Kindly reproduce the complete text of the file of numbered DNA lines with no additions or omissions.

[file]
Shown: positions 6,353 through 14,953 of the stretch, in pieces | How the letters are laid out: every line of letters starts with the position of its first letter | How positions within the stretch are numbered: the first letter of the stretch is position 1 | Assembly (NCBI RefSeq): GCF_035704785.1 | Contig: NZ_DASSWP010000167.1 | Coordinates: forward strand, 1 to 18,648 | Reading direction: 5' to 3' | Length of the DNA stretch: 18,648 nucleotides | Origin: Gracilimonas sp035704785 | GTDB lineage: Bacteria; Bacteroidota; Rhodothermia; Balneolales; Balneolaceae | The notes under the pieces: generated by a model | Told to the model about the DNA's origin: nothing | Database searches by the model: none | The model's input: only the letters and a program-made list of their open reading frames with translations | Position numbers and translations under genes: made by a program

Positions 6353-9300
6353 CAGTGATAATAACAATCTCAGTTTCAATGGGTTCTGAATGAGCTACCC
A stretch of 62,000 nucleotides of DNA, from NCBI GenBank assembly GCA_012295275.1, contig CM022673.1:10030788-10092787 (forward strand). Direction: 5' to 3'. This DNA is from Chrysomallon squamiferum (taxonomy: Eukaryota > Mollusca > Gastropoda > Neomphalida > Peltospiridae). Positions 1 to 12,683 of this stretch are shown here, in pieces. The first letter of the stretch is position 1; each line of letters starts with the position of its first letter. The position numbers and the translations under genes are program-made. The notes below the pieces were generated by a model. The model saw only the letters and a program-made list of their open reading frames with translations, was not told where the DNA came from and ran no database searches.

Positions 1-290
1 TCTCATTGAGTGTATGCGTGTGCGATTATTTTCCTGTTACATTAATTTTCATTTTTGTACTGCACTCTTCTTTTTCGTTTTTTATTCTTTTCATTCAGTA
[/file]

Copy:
Shown: positions 6,353 through 14,953 of the stretch, in pieces | How the letters are laid out: every line of letters starts with the position of its first letter | How positions within the stretch are numbered: the first letter of the stretch is position 1 | Assembly (NCBI RefSeq): GCF_035704785.1 | Contig: NZ_DASSWP010000167.1 | Coordinates: forward strand, 1 to 18,648 | Reading direction: 5' to 3' | Length of the DNA stretch: 18,648 nucleotides | Origin: Gracilimonas sp035704785 | GTDB lineage: Bacteria; Bacteroidota; Rhodothermia; Balneolales; Balneolaceae | The notes under the pieces: generated by a model | Told to the model about the DNA's origin: nothing | Database searches by the model: none | The model's input: only the letters and a program-made list of their open reading frames with translations | Position numbers and translations under genes: made by a program

Positions 6353-9300
6353 CAGTGATAATAACAATCTCAGTTTCAATGGGTTCTGAATGAGCTACCC
A stretch of 62,000 nucleotides of DNA, from NCBI GenBank assembly GCA_012295275.1, contig CM022673.1:10030788-10092787 (forward strand). Direction: 5' to 3'. This DNA is from Chrysomallon squamiferum (taxonomy: Eukaryota > Mollusca > Gastropoda > Neomphalida > Peltospiridae). Positions 1 to 12,683 of this stretch are shown here, in pieces. The first letter of the stretch is position 1; each line of letters starts with the position of its first letter. The position numbers and the translations under genes are program-made. The notes below the pieces were generated by a model. The model saw only the letters and a program-made list of their open reading frames with translations, was not told where the DNA came from and ran no database searches.

Positions 1-290
1 TCTCATTGAGTGTATGCGTGTGCGATTATTTTCCTGTTACATTAATTTTCATTTTTGTACTGCACTCTTCTTTTTCGTTTTTTATTCTTTTCATTCAGTA